These birds are best identified by their long narrow bill which they use to forage for food. They are brown with speckled feathers and have long legs with webbed feet.
Range & Habitat
They are found from the southern United States (New Mexico and Texas) up through the Great Basin in southern B.C. during breeding season. Most of the mating season takes place in short native grasslands. After mating the birds flock together and migrate to various places along the coast of California and Mexico.
Diet & Behaviour
Curlews love to use their long bills to dig deep into coastal mud for worms, insects, and tasty crustaceans. When threatened by predators, males flock together to fight off the potential threat. At times these birds can look quite hilarious as they try to walk in the mudflats where they eat for their webbed feet sometimes get stuck in the mud.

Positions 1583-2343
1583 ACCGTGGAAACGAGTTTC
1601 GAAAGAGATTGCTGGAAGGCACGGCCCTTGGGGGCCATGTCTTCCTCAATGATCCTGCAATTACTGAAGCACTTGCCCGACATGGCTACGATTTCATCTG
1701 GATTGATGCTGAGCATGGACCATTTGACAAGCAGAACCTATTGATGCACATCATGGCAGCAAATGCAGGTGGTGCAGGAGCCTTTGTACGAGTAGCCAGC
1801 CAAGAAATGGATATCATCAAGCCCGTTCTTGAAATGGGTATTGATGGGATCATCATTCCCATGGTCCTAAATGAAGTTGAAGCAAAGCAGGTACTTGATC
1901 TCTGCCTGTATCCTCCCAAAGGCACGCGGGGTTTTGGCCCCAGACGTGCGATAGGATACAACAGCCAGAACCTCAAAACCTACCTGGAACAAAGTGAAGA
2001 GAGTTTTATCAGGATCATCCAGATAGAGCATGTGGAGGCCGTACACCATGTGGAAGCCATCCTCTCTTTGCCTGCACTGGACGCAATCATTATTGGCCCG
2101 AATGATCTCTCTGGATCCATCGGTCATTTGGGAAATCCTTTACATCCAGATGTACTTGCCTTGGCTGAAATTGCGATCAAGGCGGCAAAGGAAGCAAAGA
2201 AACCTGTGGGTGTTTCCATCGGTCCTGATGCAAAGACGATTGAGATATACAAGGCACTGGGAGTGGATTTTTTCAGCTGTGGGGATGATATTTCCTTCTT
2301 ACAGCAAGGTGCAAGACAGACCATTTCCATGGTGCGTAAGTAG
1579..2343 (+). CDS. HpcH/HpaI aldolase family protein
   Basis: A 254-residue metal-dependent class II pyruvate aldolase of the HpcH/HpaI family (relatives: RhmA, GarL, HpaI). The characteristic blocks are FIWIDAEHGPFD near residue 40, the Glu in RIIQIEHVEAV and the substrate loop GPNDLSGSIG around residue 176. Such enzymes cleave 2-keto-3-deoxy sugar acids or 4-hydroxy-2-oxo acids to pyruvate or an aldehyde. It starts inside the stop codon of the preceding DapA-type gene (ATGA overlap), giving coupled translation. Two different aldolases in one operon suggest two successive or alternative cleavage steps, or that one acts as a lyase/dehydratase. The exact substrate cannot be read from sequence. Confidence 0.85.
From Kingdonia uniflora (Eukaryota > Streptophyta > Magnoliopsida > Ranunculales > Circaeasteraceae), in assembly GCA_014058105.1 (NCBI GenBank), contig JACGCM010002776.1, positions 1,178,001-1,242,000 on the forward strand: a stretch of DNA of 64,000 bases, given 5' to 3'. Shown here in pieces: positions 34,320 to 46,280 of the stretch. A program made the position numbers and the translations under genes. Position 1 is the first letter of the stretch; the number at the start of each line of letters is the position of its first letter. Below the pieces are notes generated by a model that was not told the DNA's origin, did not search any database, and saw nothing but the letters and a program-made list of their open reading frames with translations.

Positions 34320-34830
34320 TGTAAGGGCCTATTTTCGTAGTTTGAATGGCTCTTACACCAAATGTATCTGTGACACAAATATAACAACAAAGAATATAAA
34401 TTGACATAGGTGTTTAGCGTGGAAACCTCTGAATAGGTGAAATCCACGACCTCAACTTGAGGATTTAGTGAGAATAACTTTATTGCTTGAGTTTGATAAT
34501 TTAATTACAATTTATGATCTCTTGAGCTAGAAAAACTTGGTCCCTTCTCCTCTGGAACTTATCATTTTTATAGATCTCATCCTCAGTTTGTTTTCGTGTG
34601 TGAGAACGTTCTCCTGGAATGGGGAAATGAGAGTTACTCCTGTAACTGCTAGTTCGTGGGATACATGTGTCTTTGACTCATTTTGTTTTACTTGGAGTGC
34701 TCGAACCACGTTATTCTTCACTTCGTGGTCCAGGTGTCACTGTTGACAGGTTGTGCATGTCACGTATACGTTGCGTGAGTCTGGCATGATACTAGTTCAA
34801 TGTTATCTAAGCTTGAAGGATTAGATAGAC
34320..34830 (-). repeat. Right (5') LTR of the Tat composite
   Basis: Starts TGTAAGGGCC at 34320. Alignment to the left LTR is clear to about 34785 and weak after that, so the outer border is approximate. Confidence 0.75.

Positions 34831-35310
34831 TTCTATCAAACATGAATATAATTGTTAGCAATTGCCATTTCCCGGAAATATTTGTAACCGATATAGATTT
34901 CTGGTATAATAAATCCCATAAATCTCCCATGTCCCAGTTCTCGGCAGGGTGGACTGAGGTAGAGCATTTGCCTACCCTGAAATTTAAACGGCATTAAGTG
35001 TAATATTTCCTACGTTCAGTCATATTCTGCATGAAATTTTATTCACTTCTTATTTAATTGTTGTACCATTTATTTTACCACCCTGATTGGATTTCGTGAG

Lifecycle & Threats
In May, the curlews migrate north to their grassland breeding grounds. Each bird lays up to four eggs which are incubated for 30 days. The fledglings soon leave the nest. In the past, long-billed curlews have been subjected to uncontrolled hunting regulations and have therefore dropped in numbers. Today they are threatened due to habitat loss in their grassland breeding habitat in southern B.C.
COSEWIC: Not at Risk
Photo: Royal BC Museum